• 19. Customer Service  Empower customer service people to solve customer Customer problems on the spot. Service  Customer service is not an integral part of your brand & company.  Have your marketing people call customer service as a customer to ensure that the experience is representative of your brand.  Ensure that customer service people have a way to alert key decision makers as problems become prominent.  Quantify customer service complaints and solve bottlenecks quickly or else your marketing dollars could be wasted.
  • 20. Market Research  Don’t use market research to validate what you should already Market know. Research  Market research should provide insights not validation.   Social media can provide a wealth of valuable insights in real time.  Web analytics can actually show you how consumers are going through the decision making process when it comes to your product.  Ensure that when you do market research that the panel is representative of your best customers.  Market research online can save you lot’s of time and money.
  • 21. Customer Relationship Management   Focus all your efforts on managing the customer relationship. CRM  This means listening to what your customer wants and ensuring that the relationship is of value to your customers  Segment your audience by demographics and psychographics to ensure that CRM communication is personally relevant.  Measure and optimize CRM programs and evolve into more segments if necessary. This is essential in an era of microsegmention.
  • 22. Research & Development  Is your R&D customer focused or do they do what’s best for your business and production costs? R&D  If you have a hard time explaining what your product does to customers in prototype than you’re way off the mark.  Focus on making life easier for consumers.  If you improve the product but not the customer brand experience you’re farting in the wind.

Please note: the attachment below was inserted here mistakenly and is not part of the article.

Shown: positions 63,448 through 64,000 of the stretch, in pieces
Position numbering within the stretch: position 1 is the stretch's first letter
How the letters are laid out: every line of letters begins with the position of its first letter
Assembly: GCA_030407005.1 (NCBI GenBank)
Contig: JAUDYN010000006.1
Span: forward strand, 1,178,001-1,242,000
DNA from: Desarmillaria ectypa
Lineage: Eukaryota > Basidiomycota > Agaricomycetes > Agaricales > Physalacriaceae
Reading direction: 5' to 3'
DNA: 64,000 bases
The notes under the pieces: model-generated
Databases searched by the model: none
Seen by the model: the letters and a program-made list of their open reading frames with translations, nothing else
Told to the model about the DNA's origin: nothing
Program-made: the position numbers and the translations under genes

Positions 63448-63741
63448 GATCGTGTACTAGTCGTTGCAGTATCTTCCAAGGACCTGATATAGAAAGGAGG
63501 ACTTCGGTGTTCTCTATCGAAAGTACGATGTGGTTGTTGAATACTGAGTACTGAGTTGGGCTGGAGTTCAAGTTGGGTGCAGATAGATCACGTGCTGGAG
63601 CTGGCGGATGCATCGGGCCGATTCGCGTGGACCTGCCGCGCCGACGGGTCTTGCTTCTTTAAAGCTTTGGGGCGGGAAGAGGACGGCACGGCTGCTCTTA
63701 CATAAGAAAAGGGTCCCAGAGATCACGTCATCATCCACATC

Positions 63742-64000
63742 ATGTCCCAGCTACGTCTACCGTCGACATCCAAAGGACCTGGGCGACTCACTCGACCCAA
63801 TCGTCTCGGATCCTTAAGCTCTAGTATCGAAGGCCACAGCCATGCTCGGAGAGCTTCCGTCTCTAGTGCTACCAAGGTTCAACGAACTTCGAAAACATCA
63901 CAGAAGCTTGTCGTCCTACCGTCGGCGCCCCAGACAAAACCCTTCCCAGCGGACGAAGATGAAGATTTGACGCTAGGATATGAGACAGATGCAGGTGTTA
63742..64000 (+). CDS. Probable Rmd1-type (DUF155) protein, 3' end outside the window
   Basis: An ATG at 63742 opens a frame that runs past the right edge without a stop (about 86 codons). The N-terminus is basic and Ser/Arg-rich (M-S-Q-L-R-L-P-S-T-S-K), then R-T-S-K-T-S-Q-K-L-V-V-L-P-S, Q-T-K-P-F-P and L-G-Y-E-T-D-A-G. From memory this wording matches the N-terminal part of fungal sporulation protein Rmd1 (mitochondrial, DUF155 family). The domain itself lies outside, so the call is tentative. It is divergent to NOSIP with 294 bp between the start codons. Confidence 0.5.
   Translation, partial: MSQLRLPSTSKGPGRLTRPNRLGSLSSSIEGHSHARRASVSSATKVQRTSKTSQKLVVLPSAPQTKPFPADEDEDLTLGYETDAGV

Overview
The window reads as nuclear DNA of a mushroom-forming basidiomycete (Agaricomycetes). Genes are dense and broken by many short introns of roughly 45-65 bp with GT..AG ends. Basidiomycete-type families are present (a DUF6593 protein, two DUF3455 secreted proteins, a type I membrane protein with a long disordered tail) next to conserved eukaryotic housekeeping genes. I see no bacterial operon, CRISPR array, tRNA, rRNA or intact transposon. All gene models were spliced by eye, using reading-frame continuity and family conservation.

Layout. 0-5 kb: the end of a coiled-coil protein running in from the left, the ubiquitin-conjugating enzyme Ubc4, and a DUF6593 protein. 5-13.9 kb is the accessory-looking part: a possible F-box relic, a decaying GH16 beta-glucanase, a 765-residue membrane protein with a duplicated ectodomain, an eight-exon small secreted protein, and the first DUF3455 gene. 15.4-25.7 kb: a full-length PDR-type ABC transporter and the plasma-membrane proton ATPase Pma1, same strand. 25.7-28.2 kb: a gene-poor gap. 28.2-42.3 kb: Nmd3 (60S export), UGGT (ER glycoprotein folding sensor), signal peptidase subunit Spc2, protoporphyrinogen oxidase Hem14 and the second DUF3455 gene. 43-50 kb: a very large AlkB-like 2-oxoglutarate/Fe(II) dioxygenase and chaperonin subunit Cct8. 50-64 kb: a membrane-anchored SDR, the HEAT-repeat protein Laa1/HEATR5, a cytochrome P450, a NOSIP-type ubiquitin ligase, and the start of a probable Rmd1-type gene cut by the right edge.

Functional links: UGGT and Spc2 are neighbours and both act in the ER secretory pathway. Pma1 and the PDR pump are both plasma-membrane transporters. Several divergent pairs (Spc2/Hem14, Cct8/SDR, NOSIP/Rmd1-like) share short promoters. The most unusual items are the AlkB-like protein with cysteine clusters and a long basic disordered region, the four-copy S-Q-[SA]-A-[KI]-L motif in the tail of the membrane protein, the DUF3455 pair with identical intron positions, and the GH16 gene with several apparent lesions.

• 23. And all this is spearheaded by the
  • 24. Chief customer officer “An executive that provides the comprehensive and authoritative view of the customer and creates corporate and customer strategy at the highest levels of the company to maximize customer acquisition, retention, and profitability.” Responsibilities include;   Drive profitable customer behavior   Create a customer-centric culture:   Delivering and demonstrating value to the CEO, the Board, peers, and employees Your decisions reveal who and what you really value
  • 25. Drive profitable customer behavior  To help customers spend more, and more often, the CCO must focus on initiatives such as;   profitability segmentation   customer retention  customer loyalty, satisfaction  improving the customer experience.  CCOs should use in-depth customer insight to inform the sales and marketing efforts to acquire more of the “right.
  • 26. Delivering and demonstrating value  CCO must strive to deliver demonstrable value to all stakeholders, such as the CEO, the Board, and peers.  CCOs must be very clear about their performance metrics to allay concerns about performance.
  • 27. Create a customer-centric culture  Strong, customer-centric culture complete with accountability and ownership at all levels in the company.  CCOs must prioritize customer initiatives to drive the most profitable initiatives with the greatest customer impact.  They must put a face on customers and help employees (especially the non-customer- facing employees) remain focused on driving customer value.
  • 28. Today your company is your brand Outraged by corporate malfeasance, people are punishing companies for unethical governance.
  • 29. In the end…. Your decisions on how you treat your customers reveal who and what you really value. The best marketing in the world is not going to save your company or brand if you can’t execute and put the customer at the center of everything you do. Peter Drucker was right “The aim of marketing is to know and understand the customer so well the product or service fits him and sells itself”
  • 30. About me   Richard Meyer   My CV http://www.richardameyer.com   My marketing BLOG http://www.richsblog.com   MY DTC BLOG http://www.worldofdtcmarketing.com http://www.twitter.com/richmeyer http://www.facebook.com/richardameyer http://www.linkedin.com/in/richardameyer